Rapid Method for Assessment of Soil Structural Stability by Turbidimeter

Zhu, Y.; Marchuk, A.; Bennett, J.M.L.

Soil Science Society of America Journal 80(6): 1629-1637


ISSN/ISBN: 0361-5995
DOI: 10.2136/sssaj2016.07.0222
Accession: 070797110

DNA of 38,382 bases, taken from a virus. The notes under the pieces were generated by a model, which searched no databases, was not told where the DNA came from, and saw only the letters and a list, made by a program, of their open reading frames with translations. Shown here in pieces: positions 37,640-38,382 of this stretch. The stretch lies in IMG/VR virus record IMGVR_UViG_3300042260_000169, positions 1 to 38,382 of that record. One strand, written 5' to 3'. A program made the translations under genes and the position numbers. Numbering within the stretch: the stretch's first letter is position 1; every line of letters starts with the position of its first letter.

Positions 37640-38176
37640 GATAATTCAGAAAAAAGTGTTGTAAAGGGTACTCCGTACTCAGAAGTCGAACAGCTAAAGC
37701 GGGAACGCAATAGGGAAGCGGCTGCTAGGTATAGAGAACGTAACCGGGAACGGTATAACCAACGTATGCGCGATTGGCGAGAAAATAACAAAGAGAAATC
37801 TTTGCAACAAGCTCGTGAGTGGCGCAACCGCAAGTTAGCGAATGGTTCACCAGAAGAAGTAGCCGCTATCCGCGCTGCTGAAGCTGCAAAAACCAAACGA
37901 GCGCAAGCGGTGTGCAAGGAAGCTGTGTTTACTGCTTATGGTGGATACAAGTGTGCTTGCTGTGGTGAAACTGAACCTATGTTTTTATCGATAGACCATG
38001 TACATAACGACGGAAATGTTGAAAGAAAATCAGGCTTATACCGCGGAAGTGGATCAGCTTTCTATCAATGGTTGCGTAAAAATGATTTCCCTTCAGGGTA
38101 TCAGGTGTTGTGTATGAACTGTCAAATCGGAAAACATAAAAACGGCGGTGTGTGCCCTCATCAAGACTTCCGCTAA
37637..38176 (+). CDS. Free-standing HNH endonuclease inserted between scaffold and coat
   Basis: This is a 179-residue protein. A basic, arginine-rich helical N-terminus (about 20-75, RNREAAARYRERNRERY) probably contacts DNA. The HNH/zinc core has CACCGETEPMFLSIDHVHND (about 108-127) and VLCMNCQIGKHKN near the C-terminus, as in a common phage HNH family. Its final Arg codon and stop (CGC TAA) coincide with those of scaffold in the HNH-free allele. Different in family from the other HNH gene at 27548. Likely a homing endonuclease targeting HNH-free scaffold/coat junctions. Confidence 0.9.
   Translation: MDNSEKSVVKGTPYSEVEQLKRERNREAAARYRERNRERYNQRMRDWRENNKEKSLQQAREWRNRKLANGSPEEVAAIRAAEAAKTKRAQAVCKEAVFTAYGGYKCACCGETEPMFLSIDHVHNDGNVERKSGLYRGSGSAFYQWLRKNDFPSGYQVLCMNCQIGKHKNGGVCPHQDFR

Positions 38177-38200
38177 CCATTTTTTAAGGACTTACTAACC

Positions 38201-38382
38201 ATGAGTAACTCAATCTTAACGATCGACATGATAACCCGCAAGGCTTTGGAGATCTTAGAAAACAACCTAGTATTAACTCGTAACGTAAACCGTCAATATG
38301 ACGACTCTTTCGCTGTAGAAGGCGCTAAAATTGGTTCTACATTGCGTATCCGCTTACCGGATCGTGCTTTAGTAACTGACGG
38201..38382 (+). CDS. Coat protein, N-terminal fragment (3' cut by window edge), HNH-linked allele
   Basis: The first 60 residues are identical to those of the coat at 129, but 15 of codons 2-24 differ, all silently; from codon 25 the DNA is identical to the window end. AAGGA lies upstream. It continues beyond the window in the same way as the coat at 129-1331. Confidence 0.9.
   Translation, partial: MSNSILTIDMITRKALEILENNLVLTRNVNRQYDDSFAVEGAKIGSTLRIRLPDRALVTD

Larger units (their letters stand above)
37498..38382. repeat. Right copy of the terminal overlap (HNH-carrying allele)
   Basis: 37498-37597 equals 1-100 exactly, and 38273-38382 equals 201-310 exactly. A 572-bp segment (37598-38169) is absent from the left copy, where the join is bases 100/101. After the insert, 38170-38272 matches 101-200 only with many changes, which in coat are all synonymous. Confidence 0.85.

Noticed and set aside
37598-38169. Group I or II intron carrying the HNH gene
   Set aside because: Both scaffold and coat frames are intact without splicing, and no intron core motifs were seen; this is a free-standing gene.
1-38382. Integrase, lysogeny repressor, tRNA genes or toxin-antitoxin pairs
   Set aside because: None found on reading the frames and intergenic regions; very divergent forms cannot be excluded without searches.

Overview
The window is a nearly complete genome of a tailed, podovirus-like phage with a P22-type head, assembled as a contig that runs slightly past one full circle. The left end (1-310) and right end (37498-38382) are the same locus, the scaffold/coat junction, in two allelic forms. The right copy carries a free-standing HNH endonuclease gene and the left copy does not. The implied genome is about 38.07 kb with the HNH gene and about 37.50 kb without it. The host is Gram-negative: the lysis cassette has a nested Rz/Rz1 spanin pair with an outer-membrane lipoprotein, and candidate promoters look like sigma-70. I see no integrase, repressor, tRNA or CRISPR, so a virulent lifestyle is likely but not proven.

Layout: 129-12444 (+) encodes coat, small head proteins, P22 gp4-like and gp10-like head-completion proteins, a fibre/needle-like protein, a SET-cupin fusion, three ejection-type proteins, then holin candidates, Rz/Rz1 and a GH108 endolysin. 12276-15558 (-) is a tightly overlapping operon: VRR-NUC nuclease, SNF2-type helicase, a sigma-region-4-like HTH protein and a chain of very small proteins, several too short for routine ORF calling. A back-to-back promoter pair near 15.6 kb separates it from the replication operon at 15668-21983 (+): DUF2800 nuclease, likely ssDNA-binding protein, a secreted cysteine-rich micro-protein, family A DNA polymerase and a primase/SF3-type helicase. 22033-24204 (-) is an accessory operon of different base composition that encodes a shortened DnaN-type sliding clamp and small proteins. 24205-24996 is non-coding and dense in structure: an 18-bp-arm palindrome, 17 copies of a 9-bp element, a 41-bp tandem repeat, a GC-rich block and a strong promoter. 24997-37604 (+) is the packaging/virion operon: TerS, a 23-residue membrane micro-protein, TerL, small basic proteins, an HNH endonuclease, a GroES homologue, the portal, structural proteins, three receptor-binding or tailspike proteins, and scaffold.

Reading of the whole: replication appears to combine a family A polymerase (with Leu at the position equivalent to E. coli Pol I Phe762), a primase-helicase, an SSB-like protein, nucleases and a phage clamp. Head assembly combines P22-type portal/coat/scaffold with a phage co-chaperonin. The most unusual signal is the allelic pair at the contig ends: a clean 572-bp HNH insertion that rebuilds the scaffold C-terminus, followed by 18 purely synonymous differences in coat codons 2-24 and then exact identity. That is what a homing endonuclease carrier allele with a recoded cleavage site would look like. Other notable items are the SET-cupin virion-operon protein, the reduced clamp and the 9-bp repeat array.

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A rapid and inexpensive method to evaluate soil structural stability via assessment of soil clay dispersion is needed. Such a method would provide critical information for decision-making for soil and agricultural management not currently undertaken due to the expense of testing. The aim of this work was to validate the use of a turbidimeter for quantifying clay released from soil and to relate this back to dispersive parameters. Ten Australian soils with different physicochemical properties were studied. Six-step dilution was used to adjust the clay suspensions sequentially by dilution from a datum concentration of 4000 nephelometric turbidity units (NTU). The linearity of turbidity by dilution was verified, considering the effects of soil color and mean particle size. There was a strong correlation between turbidity (NTU) and dispersed clay (mg L-1, % of soil) for each soil. Clay particle size was related to turbidity response, although the coefficients between turbidity and dispersed clay were very close irrespective of mean particle size differences. Dispersed clay was concluded to be accurately quantified using a turbidimeter after spontaneous and mechanical dispersion. A semi-quantitative dispersion assessment chart was developed for rapid assessment of soil structural stability, the application of which is intended to provide rapid diagnosis and to act as an important index for soil management practitioners. Additionally, when dispersed clay was combined with electrical conductivity and clay content parameters, the dispersive indices (cation ratio of soil structural stability and exchangeable dispersive percentage) were reasonably predicted at a resolution useful for farm management decisions.